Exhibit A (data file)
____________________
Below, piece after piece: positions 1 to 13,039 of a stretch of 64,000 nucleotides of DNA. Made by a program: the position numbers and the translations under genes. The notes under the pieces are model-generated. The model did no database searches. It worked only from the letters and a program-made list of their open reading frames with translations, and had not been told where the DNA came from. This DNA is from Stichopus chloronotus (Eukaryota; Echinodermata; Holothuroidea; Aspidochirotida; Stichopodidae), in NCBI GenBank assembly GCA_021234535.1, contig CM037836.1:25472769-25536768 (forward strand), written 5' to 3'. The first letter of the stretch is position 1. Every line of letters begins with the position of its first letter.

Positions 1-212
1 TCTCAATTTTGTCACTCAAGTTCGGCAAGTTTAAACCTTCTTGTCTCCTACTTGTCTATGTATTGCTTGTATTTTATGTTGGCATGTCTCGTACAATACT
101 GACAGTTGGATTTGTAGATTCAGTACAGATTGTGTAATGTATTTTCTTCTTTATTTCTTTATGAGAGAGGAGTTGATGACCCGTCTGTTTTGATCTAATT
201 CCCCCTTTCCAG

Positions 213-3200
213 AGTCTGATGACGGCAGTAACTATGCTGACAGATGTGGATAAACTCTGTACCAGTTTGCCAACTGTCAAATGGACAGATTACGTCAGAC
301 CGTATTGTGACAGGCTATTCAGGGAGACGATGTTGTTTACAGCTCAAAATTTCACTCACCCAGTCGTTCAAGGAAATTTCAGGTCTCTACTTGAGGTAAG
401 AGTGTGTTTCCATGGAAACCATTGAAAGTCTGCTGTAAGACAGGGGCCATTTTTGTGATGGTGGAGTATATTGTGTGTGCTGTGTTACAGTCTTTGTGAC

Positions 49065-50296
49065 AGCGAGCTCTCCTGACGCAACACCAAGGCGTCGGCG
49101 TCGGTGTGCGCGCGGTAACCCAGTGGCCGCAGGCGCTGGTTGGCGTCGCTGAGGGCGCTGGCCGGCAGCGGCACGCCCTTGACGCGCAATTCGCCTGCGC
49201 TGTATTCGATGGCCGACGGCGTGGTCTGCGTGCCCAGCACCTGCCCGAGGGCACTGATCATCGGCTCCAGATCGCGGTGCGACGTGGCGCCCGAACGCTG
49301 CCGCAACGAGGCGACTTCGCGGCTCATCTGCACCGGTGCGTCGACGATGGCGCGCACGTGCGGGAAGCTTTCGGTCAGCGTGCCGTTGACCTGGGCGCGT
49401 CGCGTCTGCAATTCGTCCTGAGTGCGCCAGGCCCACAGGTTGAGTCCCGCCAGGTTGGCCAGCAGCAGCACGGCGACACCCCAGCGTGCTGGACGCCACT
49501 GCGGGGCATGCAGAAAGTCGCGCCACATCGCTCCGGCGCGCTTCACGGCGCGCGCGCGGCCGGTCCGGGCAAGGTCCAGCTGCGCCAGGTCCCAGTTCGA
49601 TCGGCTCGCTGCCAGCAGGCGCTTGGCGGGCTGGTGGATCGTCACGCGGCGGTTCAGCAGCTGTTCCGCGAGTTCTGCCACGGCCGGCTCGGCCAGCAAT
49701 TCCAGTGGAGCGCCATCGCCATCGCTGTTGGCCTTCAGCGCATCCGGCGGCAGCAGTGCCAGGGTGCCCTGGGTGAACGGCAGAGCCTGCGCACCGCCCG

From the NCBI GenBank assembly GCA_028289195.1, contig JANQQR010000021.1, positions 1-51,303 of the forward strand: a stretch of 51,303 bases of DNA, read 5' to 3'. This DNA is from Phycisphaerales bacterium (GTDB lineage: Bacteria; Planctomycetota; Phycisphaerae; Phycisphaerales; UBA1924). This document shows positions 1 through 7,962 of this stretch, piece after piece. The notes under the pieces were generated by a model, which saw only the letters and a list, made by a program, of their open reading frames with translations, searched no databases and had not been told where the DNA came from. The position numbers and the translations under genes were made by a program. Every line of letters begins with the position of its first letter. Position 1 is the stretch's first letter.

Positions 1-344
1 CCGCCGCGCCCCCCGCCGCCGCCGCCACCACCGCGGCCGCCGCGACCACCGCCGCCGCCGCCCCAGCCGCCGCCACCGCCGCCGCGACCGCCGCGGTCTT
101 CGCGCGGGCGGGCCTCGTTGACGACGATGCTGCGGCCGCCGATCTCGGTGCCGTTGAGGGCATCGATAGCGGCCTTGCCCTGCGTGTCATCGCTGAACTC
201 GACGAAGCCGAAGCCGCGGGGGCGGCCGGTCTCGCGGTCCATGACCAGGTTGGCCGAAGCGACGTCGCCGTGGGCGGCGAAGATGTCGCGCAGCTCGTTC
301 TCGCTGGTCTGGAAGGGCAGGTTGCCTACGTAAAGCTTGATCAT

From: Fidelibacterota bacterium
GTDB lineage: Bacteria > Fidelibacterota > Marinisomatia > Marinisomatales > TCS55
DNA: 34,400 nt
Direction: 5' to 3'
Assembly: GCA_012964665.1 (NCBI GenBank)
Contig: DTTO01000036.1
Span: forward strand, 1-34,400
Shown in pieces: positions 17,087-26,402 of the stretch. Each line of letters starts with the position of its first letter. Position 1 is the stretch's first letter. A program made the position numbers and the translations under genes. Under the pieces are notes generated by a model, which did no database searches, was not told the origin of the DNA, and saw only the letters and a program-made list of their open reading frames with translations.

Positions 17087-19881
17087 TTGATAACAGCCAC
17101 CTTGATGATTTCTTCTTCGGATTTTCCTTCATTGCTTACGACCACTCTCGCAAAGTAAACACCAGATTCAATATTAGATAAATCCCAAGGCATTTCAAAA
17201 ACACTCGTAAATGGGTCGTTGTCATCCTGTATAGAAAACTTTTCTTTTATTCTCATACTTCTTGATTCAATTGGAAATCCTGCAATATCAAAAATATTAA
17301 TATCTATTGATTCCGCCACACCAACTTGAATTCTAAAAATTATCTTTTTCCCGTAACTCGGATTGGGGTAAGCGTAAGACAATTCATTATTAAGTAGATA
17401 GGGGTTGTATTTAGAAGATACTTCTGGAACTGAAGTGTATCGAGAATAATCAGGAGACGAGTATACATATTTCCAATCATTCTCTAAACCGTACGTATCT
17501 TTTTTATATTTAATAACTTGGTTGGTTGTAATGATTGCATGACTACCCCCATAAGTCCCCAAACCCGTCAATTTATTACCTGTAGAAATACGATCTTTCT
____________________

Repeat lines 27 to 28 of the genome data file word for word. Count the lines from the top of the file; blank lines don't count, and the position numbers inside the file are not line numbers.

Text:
DNA: 34,400 nt
Direction: 5' to 3'